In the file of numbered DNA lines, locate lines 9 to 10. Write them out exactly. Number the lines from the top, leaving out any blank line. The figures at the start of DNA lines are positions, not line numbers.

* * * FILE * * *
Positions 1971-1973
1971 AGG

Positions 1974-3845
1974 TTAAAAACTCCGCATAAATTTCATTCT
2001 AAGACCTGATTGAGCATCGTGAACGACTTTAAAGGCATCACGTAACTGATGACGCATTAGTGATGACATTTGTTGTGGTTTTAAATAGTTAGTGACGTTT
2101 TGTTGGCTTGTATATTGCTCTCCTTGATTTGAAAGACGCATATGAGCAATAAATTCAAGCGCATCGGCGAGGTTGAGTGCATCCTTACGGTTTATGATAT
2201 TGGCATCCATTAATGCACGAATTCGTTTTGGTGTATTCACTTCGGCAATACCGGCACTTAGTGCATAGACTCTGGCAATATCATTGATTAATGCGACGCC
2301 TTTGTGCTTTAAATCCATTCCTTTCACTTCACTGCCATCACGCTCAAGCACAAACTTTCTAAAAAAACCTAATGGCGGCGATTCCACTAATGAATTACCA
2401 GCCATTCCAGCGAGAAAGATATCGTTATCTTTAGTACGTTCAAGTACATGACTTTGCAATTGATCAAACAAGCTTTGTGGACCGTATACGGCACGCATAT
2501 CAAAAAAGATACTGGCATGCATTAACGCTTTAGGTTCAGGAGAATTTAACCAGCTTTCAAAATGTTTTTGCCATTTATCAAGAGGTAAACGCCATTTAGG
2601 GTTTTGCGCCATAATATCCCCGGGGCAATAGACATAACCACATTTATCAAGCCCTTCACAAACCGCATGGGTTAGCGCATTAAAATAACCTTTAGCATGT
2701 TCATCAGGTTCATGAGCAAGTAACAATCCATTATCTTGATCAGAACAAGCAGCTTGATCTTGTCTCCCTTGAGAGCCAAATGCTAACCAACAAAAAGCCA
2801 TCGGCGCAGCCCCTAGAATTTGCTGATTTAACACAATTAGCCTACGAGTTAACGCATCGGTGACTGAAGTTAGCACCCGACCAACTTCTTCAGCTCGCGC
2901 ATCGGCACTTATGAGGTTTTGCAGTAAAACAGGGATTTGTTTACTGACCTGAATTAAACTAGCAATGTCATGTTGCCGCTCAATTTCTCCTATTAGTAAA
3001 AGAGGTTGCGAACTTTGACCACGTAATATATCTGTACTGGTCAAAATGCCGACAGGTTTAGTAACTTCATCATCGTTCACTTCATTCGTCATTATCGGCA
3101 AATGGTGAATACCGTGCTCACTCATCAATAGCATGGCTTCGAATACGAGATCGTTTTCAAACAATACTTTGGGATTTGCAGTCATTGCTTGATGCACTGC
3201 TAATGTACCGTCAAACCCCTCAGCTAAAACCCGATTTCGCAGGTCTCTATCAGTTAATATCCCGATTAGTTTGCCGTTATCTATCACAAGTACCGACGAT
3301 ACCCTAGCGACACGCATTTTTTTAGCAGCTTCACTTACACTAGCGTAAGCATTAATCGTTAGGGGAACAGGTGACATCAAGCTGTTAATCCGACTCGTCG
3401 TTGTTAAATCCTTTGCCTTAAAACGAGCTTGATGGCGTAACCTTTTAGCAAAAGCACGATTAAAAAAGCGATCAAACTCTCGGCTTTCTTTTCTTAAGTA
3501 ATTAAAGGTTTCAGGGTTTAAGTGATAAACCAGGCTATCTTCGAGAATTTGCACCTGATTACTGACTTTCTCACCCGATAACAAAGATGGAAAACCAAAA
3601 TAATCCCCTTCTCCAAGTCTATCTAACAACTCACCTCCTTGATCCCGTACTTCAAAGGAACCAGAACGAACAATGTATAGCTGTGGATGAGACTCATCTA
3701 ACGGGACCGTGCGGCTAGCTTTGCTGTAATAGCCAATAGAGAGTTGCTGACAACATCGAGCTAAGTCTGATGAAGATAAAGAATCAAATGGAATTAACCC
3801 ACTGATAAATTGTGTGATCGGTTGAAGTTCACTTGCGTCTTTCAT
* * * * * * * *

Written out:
2401 GCCATTCCAGCGAGAAAGATATCGTTATCTTTAGTACGTTCAAGTACATGACTTTGCAATTGATCAAACAAGCTTTGTGGACCGTATACGGCACGCATAT
2501 CAAAAAAGATACTGGCATGCATTAACGCTTTAGGTTCAGGAGAATTTAACCAGCTTTCAAAATGTTTTTGCCATTTATCAAGAGGTAAACGCCATTTAGG